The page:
If you didn’t copy my original message to George Monbiot when you received it, I would be obliged if you would forward this one to him now.

But I still remain inexplicably loyal to the Guardian!

Best wishes,
Brian Barder


11 November 2009:  Guardian Readers’ Editor’s office’s researcher to me

to         Brian Barder
date      11 November 2009 17:22
subject Re: Tony Blair: not a ‘peace’ envoy

Dear Sir Brian,

Many thanks for your email and your request for correction.

The announcement by the Quartet of the appointment of Tony Blair as Middle East envoy placed his role directly in the context of “advancing the search for peace in the Middle East”. His remit does not include negotiation between the parties, but it is intended to move the region toward peace in line with the Quartet’s aims: “As representative, Tony Blair will bring continuity and intensity of focus to the work of the Quartet in support of the Palestinians, within the broader framework of the Quartet’s efforts to promote an end to the conflict in conformity with the roadmap.”  The means are described in the passages you quote, but the ultimate aim is (explicitly) broader.  Therefore I do not think the reference to Blair as “peace envoy” in George Monbiot’s column requires correction.

On your second point, Tony Blair is not “UN envoy” and I will pursue a correction on that point.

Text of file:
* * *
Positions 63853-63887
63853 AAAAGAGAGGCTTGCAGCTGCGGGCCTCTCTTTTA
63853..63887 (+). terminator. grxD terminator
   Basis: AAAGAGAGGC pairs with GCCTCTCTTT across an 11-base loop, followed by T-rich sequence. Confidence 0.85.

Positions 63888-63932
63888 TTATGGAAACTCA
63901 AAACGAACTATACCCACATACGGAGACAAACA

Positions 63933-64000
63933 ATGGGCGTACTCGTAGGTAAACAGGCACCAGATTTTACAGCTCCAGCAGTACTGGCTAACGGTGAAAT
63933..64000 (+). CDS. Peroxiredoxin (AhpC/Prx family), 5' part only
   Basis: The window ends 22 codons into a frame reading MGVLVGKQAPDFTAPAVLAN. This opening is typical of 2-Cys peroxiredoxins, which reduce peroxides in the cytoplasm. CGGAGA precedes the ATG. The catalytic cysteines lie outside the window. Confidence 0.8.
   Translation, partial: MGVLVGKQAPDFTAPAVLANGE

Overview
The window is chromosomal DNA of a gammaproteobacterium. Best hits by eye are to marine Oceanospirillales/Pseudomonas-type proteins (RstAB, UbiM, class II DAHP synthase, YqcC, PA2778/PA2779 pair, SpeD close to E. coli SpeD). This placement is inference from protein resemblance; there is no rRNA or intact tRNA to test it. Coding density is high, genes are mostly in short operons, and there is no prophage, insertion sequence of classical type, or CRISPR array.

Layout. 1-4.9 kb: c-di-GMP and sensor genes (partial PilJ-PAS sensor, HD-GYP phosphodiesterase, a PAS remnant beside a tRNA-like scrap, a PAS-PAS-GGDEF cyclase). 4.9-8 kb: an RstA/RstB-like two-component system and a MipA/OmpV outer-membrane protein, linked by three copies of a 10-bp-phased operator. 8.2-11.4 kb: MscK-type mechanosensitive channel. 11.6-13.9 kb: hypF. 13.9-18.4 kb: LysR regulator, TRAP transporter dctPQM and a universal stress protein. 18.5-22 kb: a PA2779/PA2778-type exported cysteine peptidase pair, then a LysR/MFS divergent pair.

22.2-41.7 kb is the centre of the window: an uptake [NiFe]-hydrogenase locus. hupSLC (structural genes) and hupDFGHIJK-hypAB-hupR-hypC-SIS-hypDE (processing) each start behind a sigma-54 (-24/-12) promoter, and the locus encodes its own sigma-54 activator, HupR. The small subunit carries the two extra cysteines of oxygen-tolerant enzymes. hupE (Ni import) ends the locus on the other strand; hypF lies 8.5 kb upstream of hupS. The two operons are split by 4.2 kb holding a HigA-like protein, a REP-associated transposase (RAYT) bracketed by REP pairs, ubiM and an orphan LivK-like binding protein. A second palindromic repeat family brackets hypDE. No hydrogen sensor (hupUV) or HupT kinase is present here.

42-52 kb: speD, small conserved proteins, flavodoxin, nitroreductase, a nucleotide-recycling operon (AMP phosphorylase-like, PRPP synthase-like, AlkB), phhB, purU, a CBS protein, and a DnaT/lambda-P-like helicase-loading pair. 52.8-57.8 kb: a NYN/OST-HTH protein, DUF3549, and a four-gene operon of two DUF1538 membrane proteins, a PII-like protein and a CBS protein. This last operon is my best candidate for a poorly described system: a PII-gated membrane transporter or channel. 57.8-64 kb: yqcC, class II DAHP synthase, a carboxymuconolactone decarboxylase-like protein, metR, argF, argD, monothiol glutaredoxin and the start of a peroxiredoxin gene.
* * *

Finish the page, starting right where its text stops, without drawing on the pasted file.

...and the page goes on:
With best wishes,
Charlotte Dewar
Researcher, readers’ editor’s office


12 November 2009:  me to researcher, Readers’ Editor’s office

For Ms Charlotte Dewar, Readers’ Editor’s office, from Sir Brian Barder

Dear Charlotte,

Thank you for your ingenious defence, in your email of yesterday (below), of George Monbiot’s description of Tony Blair as a, or the, “Middle East peace envoy”.  I’m afraid, however, that I don’t buy it.  Of course the appointment, like any appointment by the Quartet, was by definition “in the context of” or “within the broader framework of” the Quartet’s overall objective of bringing peace to the region:  but to say that this makes Blair a ‘peace envoy’ is a bit like saying that when my butcher sells me a leg of lamb “in the context of” the preparations for a dinner party tomorrow, that makes the butcher my cook, or, even more improbably, my wife.  In any case, it’s unnecessary to engage in minute textual analysis and interpretation of the Quartet’s announcement of the appointment when its scope has been publicly (and brutally) defined by the leading member of the Quartet with the explicit agreement of at least two of the other three members:

MR. MCCORMACK:  …The urgency of recent events has reinforced the need for the international community, bearing in mind the obligations of the parties, to help the Palestinians as they build institutions and economy of a viable state in Gaza and the West Bank, able to take its place as a peaceful and prosperous partner to Israel and its other neighbors.

To facilitate efforts to these ends, following discussions among the Principals, today the Quartet announces the appointment of Tony Blair as the Quartet Representative. Mr. Blair, who is stepping down from office this week, has long demonstrated his commitment on these issues.

As Quartet Representative, he will mobilize international assistance to the Palestinians, working closely with donors and existing coordination bodies; help to identify and secure appropriate international support in addressing the institutional governance needs of the Palestinian state, focusing as a matter of urgency on the rule of law; develop plans to promote Palestinian economic development, including private sector partnerships, building on previously agreed frameworks, especially concerning access and movement; and liaise with other countries, as appropriate, in support of the agreed Quartet objectives.